Besides: It is curious how everyone celebrates the Flash security issues (that are usually fixed within 2-3 days by the Adobe team!) but ignores major security leaks in Android, Windows Font driver, Mozilla Firefox or iOS, that all had their shares of security issues. Go read what an awesome job they did: http://www.zdnet.com/article/
Many Android devices will still suffer from the above issue because many device manufacturers can not be bothered to update devices older than a year or two. Still, I do not hear anyone calling for the death of Android.
Adobe: Flash is bad, because it is proprietary software built by Adobe. Having a proprietary platform built by a single company is actually a good thing, because it guarantees identical results on any given platform. You see, browser vendors are not even able to agree on video codecs. Other than that I think Adobe does a really bad job of promoting Flash and Air, and it is the one thing that is shaking the AS3 developer community. Invest more, rethink the business model and give Google a share so they are happy to leave Flash in Chrome. We would be more than happy to pay more for licenses if in return we get a guarantee for support.
What will happen if Flash will be removed from Chrome
Other vendors will follow and within a couple of years Flash development will be halted. Air will follow sooner or later and in any case we will have to switch to another technology that allows cross platform deployment on web and mobile, which will cost us a full year of development stop in the best case. Our games make a considerable amount of revenue on Google Play and we usually release 1-2 games per year. That means Google will lose out on those revenue cuts because we will be occupied switching our codebase to another platform.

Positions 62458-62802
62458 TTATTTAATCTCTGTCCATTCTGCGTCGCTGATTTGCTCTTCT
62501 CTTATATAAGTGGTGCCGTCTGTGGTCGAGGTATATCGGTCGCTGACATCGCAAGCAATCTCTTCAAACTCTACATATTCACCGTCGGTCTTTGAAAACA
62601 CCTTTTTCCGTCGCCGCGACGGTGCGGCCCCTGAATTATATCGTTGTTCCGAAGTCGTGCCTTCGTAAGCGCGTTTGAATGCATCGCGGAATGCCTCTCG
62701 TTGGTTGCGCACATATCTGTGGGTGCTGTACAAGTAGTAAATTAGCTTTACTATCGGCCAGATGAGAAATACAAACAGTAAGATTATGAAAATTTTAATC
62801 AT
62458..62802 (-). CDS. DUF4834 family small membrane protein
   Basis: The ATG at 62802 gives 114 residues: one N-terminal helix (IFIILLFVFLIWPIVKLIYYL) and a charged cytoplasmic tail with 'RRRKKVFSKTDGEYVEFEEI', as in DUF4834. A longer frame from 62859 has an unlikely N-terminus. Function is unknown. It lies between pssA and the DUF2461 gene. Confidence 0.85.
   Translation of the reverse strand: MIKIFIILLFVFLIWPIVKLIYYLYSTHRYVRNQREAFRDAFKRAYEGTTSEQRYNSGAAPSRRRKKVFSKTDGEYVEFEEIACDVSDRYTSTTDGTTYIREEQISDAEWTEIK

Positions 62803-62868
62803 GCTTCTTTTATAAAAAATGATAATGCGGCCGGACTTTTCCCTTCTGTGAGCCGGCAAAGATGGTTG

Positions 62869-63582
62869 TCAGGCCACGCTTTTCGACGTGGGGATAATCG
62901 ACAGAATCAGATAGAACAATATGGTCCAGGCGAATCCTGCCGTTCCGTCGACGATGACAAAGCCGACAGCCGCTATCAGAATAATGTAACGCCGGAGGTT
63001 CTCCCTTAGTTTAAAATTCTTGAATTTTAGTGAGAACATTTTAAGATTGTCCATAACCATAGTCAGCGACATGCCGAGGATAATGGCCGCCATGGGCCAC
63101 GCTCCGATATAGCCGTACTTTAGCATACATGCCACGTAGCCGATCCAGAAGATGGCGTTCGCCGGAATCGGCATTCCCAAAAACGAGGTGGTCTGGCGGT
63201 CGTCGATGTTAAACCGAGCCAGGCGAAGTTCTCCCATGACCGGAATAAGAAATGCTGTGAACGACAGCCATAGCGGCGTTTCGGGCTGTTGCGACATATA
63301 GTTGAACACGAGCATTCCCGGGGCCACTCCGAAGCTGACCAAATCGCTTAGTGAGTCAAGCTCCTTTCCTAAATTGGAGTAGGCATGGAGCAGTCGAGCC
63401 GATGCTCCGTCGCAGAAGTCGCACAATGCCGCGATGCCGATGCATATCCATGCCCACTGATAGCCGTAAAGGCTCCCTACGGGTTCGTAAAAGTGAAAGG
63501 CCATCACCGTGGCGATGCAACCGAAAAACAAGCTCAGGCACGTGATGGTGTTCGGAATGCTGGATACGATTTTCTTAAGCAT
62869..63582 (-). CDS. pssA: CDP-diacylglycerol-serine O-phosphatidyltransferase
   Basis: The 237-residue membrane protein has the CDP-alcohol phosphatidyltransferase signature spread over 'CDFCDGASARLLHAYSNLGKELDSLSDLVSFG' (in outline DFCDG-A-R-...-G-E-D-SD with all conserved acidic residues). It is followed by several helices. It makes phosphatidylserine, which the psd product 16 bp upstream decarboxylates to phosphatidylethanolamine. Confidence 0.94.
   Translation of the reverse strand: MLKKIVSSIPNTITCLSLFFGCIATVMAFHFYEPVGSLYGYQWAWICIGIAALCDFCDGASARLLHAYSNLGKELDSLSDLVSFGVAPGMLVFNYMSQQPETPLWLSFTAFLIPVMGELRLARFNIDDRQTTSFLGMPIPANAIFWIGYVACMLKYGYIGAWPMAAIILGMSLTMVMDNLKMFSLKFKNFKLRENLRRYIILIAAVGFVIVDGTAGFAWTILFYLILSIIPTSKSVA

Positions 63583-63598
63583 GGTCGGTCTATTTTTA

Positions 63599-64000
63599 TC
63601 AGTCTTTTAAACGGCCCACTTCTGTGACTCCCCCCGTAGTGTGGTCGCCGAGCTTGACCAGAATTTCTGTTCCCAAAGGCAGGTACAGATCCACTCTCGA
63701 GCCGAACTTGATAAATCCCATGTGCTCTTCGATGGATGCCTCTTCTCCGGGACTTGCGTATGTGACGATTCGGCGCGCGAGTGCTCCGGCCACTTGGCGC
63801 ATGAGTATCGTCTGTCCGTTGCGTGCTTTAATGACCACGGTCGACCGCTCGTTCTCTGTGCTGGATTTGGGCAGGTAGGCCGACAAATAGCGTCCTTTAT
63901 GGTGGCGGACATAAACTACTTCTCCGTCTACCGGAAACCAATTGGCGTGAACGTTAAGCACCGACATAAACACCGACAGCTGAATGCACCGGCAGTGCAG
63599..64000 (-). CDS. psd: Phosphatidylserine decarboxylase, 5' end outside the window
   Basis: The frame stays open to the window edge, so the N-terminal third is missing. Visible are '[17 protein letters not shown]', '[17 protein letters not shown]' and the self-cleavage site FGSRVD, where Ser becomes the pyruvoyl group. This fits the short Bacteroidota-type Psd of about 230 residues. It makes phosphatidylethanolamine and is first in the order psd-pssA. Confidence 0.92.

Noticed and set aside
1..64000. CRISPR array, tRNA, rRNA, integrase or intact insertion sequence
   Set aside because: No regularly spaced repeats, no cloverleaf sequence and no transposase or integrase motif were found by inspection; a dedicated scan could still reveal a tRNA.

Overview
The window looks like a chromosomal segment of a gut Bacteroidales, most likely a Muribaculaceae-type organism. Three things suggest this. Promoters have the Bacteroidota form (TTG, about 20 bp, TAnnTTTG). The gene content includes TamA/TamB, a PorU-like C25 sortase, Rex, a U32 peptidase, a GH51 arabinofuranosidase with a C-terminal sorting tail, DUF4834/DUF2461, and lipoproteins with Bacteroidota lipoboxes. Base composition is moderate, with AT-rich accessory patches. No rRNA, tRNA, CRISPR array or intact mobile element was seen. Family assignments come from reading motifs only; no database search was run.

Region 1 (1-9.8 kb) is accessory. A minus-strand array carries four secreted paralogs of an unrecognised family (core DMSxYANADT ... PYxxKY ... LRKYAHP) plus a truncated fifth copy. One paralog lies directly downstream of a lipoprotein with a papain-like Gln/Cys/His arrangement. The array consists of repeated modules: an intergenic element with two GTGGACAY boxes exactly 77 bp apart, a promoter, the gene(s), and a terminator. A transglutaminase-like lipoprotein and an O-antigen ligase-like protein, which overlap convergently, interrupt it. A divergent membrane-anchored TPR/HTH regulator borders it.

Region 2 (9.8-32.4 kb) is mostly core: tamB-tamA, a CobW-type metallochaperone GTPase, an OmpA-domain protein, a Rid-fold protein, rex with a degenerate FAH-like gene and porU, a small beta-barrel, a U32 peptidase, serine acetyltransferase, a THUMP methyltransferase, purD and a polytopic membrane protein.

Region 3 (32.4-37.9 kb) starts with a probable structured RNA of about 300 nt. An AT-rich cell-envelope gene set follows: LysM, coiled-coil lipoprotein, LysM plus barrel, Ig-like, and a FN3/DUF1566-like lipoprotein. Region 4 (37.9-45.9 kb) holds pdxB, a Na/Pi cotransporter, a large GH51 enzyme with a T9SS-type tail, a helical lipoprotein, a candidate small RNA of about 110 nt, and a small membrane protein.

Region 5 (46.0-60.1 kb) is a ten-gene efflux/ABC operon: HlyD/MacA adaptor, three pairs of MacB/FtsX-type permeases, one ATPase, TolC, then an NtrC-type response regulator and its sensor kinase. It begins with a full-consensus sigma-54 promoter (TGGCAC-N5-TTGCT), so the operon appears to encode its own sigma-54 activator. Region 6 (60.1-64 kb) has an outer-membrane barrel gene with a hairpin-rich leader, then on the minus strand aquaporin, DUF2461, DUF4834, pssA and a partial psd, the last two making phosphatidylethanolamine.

What would be the alternative?
I think because you do not understand Flash and Air, and especially the very passionate community of developers behind it, you are missing out on great potential. Go check the Air, ActionScript or Starling forums that are very much alive. Make one step further and imagine Flash would not be a bad thing but just a tool for developing apps and applications. The only thing it is missing is some love and support, and that is because Adobe fails to monetize the platform. Imagine Google would buy the platform, give it a marketing treatment and make every developer pay a fee per month, similar to what Unity is doing. We would be more than happy to pay a subscription fee if we get the confidence back, that Flash and Air are here to stay, because they are great tools.
The last thing that I want to highlight is that I really dislike the way that Google is forcing everyone to comply to the "HTML5" world, because you say so. As pointed out, there are a lot of legitimate use cases for Flash, so why not just let everyone choose the tool that they think best for the job and let the users decide.
The discussion is ongoing. If you would like to follow up or give feedback to the Chromium team about their plans, you can find it here: